2019’s Most & Least Financially Literate States
From WalletHub, April 3, 2019
After the Great Recession, it became clear that more people needed to learn financial literacy. The housing-market collapse and following financial crisis reminded Americans of our obsession with debt and the dangers of quick access to finances for under-informed consumers.
But how much have we learned since, and what are we doing to help future generations avoid repeating our mistakes?
Not enough, it would seem. We ended 2018 with $67 billion in new credit-card debt. That’s unsurprising, considering that only two in five adults actually have a budget. Total American credit card debt passed $1 trillion for the first time ever in 2018, so it’s clear that better financial education is necessary to try to turn this trend around. But the problems aren’t as pronounced in every state; some are more responsible than others.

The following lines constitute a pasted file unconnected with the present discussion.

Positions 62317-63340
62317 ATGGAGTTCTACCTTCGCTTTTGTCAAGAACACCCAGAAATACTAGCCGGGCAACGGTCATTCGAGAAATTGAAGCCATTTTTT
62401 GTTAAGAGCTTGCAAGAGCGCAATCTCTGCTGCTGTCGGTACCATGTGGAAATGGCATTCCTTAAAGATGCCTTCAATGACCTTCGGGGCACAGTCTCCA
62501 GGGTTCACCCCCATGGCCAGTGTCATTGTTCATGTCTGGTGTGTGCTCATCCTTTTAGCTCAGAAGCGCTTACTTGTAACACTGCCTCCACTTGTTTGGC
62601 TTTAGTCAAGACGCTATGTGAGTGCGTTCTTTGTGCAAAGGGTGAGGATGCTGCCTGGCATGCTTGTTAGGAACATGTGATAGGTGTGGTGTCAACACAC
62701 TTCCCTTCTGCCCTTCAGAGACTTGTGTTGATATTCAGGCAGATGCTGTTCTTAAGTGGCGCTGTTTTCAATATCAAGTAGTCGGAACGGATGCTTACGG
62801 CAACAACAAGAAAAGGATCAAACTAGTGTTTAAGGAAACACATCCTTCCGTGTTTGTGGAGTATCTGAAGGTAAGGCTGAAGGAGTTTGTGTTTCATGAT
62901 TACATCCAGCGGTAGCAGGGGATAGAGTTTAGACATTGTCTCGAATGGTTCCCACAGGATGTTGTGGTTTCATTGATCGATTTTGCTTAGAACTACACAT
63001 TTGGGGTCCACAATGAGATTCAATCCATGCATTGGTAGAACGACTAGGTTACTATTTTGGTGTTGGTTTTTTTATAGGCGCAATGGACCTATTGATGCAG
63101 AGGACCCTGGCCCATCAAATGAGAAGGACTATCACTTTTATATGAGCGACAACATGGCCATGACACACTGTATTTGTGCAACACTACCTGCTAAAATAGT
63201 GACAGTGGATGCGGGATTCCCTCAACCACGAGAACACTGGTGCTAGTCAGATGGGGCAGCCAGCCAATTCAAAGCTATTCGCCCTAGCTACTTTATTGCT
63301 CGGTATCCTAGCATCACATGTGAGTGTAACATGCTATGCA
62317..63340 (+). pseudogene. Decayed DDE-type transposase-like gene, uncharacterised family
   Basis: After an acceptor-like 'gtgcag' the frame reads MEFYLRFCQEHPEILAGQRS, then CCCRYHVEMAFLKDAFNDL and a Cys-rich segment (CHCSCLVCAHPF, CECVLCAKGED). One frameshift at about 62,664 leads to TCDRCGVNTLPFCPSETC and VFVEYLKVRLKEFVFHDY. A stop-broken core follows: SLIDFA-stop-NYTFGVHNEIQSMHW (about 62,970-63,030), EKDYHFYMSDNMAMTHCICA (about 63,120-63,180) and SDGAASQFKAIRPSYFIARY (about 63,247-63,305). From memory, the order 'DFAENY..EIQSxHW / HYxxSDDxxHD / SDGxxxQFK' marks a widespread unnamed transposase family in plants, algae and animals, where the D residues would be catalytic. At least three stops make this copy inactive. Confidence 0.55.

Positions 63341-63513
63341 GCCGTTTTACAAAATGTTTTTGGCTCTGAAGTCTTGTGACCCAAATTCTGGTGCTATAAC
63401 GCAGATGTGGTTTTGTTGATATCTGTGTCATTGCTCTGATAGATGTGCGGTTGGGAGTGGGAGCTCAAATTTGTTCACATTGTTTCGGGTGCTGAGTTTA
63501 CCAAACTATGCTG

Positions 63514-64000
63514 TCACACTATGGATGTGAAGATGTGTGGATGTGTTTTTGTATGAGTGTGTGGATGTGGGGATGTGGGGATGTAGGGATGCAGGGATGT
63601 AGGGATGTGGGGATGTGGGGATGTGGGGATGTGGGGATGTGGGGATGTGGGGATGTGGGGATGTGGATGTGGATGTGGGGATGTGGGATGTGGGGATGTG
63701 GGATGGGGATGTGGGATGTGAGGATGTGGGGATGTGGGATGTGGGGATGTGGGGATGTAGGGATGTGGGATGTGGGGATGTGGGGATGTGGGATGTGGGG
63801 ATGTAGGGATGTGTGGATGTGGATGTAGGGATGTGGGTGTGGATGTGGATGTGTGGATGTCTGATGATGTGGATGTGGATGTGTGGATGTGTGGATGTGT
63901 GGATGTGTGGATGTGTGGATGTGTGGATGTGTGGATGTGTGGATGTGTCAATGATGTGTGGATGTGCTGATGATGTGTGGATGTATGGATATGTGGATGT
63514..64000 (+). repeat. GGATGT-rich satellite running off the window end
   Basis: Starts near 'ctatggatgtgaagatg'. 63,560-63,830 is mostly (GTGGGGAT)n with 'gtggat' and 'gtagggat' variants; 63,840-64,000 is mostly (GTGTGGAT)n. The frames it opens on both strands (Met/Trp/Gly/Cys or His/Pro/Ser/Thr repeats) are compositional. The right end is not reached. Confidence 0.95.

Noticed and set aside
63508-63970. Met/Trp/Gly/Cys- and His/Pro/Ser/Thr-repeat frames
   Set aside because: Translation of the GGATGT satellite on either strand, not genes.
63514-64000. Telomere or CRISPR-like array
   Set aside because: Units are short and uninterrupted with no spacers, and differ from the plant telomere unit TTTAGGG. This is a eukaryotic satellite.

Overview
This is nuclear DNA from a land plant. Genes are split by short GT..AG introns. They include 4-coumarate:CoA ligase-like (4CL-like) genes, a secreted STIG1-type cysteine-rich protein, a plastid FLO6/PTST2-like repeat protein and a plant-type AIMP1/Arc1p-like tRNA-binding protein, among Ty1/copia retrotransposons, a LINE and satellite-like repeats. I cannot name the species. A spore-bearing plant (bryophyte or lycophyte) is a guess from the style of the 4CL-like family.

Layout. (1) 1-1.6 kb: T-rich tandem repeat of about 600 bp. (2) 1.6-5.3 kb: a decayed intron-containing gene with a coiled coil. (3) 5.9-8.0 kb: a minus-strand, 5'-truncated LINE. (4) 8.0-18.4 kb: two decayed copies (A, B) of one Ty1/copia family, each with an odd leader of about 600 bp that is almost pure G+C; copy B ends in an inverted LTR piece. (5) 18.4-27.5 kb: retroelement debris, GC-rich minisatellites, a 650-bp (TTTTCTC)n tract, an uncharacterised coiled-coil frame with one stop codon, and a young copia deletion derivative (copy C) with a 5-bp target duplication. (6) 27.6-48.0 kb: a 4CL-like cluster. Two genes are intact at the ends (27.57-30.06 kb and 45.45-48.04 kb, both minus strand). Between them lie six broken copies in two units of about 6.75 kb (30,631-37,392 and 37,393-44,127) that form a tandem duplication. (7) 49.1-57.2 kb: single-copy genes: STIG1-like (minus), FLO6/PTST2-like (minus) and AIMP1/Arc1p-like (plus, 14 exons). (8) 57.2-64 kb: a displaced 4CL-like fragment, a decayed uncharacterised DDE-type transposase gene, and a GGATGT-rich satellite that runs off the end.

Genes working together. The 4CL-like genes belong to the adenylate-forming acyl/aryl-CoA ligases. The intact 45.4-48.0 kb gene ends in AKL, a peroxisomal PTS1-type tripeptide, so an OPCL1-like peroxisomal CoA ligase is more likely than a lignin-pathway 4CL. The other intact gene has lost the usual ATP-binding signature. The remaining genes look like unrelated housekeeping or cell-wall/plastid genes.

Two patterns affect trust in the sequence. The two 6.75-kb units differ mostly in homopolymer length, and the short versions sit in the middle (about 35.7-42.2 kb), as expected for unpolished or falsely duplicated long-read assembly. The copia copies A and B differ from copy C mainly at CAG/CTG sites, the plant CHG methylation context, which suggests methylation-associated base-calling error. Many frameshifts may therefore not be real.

In order to find the states with the best financial literacy, WalletHub analyzed financial-education programs and consumer habits — combined with the results of WalletHub’s proprietary WalletLiteracy Survey — in each of the 50 states and the District of Columbia. Their data set of 17 key metrics ranges from high-school financial literacy grade to share of adults with rainy-day funds….
read … Full Report
- 44 – Overall Rank*
- 55.82 -- Total Score
- 33 -- ‘WalletLiteracy’ Rank
- 22 -- ‘Financial Planning & Habits’ Rank
- 50 -- ‘Financial Knowledge & Education’ Rank (only Alaska is worse)
- 4 – Highest Share of Adults with Rainy-Day Funds